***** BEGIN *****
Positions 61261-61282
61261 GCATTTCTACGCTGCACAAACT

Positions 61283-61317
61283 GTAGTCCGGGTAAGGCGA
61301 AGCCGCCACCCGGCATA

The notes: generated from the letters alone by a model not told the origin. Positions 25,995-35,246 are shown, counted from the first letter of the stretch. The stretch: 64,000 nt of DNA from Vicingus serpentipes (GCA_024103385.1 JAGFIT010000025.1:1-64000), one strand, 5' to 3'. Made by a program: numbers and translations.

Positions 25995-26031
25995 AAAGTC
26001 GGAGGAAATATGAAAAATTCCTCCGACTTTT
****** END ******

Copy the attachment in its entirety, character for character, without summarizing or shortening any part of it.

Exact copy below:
Positions 61261-61282
61261 GCATTTCTACGCTGCACAAACT

Positions 61283-61317
61283 GTAGTCCGGGTAAGGCGA
61301 AGCCGCCACCCGGCATA

The notes: generated from the letters alone by a model not told the origin. Positions 25,995-35,246 are shown, counted from the first letter of the stretch. The stretch: 64,000 nt of DNA from Vicingus serpentipes (GCA_024103385.1 JAGFIT010000025.1:1-64000), one strand, 5' to 3'. Made by a program: numbers and translations.

Positions 25995-26031
25995 AAAGTC
26001 GGAGGAAATATGAAAAATTCCTCCGACTTTT